Anastasiia Stupko-Lubczynska awarded the Antiquity Prize

Dr. Anastasiia Stupko-Lubczynska from the Polish Centre of Mediterranean Archaeology, University of Warsaw received the Antiquity Prize. She was recognized for her article on the organization of work of ancient Egyptian artists who carved the wall reliefs in the Chapel of Hatshepsut in Deir el-Bahari published in Antiquity in 2022.

Antiquity, a Cambridge Core journal published by Cambridge University Press, is among the leading archaeological periodicals in the world. Dr. Stupko-Lubczynska’s article was selected by the journal’s editorial advisory board, directors, and trustees from about 80 papers on all aspects of world archaeology published that year. In her work, through meticulous analysis of individual depictions, she demonstrated that artists adorning the temple of Egyptian female pharaoh, Hatshepsut were organized in workshops that relied on a master-apprentice relationship. „The analysis of the artists’ workshop organisation allows us to view the Chapel of Hatshepsut as a kind of the Sistine Chapel of the ancient world” ­– says Dr. Stupko-Lubczynska.

Dr. Stupko-Lubczynska is an associate professor in the Department of African Studies at the Polish Centre of Mediterranean Archaeology, University of Warsaw. She is heading the Polish Archaeological Expedition to North Asasif – The Asasif Project and is deputy director of the Polish-Egyptian Archaeological and Conservation Expedition at the Temple of Hatshepsut at Deir el-Bahari. Her research interests include the religious texts of ancient Egypt, architecture and decoration of Egyptian tombs, as well as ancient Egyptian artists.

The Antiquity Prize has been awarded annually since 1994 to honor and support the author(s) of the best contribution to Antiquity in the previous year. It was created under the premise that “research funding was becoming increasingly competitive, the time to write is difficult to find, and really good writing is ‘as rare and precious as ever’”.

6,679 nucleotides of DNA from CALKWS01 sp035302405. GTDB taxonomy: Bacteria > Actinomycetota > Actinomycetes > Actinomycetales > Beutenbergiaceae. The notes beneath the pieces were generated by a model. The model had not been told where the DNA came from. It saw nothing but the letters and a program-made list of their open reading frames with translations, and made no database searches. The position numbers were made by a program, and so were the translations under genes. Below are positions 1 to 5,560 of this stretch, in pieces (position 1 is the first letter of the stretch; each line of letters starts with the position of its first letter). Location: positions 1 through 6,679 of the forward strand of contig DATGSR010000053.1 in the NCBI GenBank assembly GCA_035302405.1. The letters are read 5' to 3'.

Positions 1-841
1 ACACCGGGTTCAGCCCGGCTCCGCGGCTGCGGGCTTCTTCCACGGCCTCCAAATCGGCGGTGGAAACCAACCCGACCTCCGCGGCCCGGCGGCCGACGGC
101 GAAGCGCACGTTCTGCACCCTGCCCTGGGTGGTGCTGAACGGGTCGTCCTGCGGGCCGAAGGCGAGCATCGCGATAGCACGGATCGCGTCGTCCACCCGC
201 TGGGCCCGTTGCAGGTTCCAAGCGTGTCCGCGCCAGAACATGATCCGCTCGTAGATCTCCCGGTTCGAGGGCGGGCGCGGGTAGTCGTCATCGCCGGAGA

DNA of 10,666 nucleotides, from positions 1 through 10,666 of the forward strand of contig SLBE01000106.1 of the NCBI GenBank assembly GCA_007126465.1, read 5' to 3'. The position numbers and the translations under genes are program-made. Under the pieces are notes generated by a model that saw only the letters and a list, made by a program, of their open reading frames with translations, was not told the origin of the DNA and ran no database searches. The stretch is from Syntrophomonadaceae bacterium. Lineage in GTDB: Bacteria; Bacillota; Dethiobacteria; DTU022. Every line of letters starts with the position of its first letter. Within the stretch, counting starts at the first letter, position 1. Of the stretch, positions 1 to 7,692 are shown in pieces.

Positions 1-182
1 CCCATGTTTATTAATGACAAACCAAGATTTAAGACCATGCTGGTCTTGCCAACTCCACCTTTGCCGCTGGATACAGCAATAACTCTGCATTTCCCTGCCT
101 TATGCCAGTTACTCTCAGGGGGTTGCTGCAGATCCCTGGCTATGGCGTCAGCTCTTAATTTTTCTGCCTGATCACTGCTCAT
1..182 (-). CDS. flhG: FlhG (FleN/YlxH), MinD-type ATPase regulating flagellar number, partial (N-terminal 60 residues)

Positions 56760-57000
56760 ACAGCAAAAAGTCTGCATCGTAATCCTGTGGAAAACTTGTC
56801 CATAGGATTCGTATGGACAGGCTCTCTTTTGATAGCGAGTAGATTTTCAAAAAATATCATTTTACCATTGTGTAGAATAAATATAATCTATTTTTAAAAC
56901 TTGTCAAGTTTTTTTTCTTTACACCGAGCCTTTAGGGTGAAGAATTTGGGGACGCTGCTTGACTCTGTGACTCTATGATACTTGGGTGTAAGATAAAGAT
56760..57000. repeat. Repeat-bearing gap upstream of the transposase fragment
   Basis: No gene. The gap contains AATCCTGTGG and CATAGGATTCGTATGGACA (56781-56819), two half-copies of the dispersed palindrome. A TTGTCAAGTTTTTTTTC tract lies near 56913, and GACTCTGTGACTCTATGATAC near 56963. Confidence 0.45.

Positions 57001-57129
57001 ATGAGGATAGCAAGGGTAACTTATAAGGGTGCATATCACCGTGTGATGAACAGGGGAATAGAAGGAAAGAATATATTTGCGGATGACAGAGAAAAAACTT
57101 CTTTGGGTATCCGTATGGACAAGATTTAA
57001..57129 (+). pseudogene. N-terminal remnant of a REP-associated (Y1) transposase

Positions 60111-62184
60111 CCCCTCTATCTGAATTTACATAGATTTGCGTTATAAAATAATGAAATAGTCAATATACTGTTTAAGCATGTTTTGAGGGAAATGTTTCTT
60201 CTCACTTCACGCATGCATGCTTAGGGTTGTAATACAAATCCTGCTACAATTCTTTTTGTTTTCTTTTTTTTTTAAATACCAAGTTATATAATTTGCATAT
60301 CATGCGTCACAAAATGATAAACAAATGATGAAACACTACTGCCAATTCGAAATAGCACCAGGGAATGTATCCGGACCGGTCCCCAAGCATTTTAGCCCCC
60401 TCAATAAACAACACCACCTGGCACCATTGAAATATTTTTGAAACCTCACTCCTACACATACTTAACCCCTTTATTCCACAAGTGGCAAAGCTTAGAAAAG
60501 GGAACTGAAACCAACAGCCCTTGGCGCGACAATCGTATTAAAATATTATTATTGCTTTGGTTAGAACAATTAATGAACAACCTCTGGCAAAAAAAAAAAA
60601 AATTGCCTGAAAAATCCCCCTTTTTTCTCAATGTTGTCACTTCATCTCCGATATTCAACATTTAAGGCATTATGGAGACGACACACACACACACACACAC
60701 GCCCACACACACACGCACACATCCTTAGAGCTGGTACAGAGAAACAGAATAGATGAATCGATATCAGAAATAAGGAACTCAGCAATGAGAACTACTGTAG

All awarded articles can be read in Open Access. In the previous year, the Antiquity Prize was awarded to Ian Armit and David Reich.

Stupko-Lubczynska, A. (2022). Masters and apprentices at the Chapel of Hatshepsut: Towards an archaeology of ancient Egyptian reliefs. Antiquity, 96(385), 85-102. doi:10.15184/aqy.2021.103

Abstract: “Ancient art is typically studied in terms of its aesthetic or historical value. This article presents an alternative approach, examining ancient Egyptian wall reliefs from a chaîne opératoire perspective. The reliefs assessed here adorn the walls of the Chapel of Hatshepsut at Deir el-Bahari in Thebes. The analysis reveals, for the first time, the sequence of the artists’ work, from the initial preparation of the wall surface to the master sculptor’s final touches. This enables a reconstruction of the ergonomic organisation of the work, distinguishing the contributions of individual hands and revealing often intangible phenomena, such as master-apprentice interactions. A similar approach may be useful when examining carved reliefs in other parts of the world.”

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